Stuffed butternut squash
Autumn is here! And with it, fallen leaves, rainy days, shorter day-light hours, and EVERYTHING PUMPKIN! I’ve always had such a fascination with pumpkins and squashes, since they didn’t use to be that common where I grew up. As a matter of fact, I remember carving melons for Halloween instead, because pumpkins would be too difficult to find – and possibly expensive-. I have to give the credit of that idea to my mum, who was always finding creative ways to entertain me and my friends at parties. And as much as I love the summertime – that’s the summer child in me, born end of July in the Mediterranean – I go nuts as soon as I see the first signs of autumn available in the supermarket!
So here goes: my first autumn-y recipe (and there’ll be many more to come!)
- one butternut squash
- 500g minced meat (I used beef)
- 1 big onion or 2 small ones
- 1 garlic clove
- salt and pepper
- sweet paprika powder
- rosemary, sage, or any other herb you might like
- grated cheese
- Wash the butternut squash and slice in half. Roast in the oven at 200º for about an hour, or until a fork can go through the flesh without resistance. Let cool enough to handle.
- Slice the onion thinly and caramelize.
- Brown the garlic clove in with the onion, and pick it out before it burns. This will give it flavour without it being too overpowering.
- Add the mince to the onion together with the sumac and sweet paprika powder, season to taste and cook to medium. Turn the heat off. If you don’t like your meat medium, it will continue cooking later in the oven, so don’t worry about it!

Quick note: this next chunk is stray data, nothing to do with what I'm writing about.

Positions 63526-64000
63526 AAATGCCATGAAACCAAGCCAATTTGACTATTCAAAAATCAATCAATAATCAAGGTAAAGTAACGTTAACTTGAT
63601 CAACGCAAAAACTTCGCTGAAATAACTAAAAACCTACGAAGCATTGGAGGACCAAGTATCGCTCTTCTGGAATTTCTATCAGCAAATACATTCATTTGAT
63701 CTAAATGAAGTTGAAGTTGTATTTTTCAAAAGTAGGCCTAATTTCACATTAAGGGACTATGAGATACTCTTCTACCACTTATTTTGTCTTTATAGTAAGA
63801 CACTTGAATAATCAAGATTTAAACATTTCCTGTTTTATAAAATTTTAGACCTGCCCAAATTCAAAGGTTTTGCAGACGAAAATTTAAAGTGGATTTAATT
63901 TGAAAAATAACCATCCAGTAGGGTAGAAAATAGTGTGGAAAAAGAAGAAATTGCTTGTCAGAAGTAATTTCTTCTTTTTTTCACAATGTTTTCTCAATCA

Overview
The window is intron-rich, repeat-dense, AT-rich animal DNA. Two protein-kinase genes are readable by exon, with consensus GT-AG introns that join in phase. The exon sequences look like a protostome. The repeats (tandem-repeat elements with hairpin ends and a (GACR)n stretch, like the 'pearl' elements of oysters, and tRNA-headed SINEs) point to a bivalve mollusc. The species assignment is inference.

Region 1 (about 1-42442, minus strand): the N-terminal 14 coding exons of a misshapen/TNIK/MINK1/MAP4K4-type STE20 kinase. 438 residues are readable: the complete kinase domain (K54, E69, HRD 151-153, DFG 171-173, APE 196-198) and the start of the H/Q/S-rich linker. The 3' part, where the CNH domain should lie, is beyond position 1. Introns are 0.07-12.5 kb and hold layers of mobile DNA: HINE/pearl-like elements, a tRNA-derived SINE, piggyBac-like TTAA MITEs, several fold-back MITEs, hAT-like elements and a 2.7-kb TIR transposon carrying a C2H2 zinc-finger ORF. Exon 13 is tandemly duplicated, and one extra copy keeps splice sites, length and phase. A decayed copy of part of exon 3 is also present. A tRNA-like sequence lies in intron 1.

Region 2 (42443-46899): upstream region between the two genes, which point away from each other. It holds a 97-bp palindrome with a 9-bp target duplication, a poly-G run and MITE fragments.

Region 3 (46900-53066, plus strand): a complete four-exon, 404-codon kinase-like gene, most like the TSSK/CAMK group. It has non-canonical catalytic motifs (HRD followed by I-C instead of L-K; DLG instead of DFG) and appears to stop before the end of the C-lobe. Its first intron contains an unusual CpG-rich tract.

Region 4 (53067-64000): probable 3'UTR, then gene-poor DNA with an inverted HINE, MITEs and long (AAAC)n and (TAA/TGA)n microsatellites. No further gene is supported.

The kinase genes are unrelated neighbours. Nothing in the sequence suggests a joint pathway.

- Take the butternut squash halves and hollow them out as if to make “boats”. Add the flesh to the mince and onion and roughly mix.
- Scoop out the mix and fill the squash, and add grated cheese on top. Put in the oven at 200º for another 10-15 minutes, and you’re good to go!
- There’s a wide variety of cheeses you can use to mix this recipe up: gouda, mozzarella, cheddar, feta, old Amsterdam…
- Same goes for the herbs and spices: sage and rosemary are my favourites for this recipe, but oregano also pairs very well, and so do cinammon and cumin.
- You could also knock yourself out and add two teaspoons of brown sugar to the onion while it’s caramelizing. This will give it such a contrast of flavours!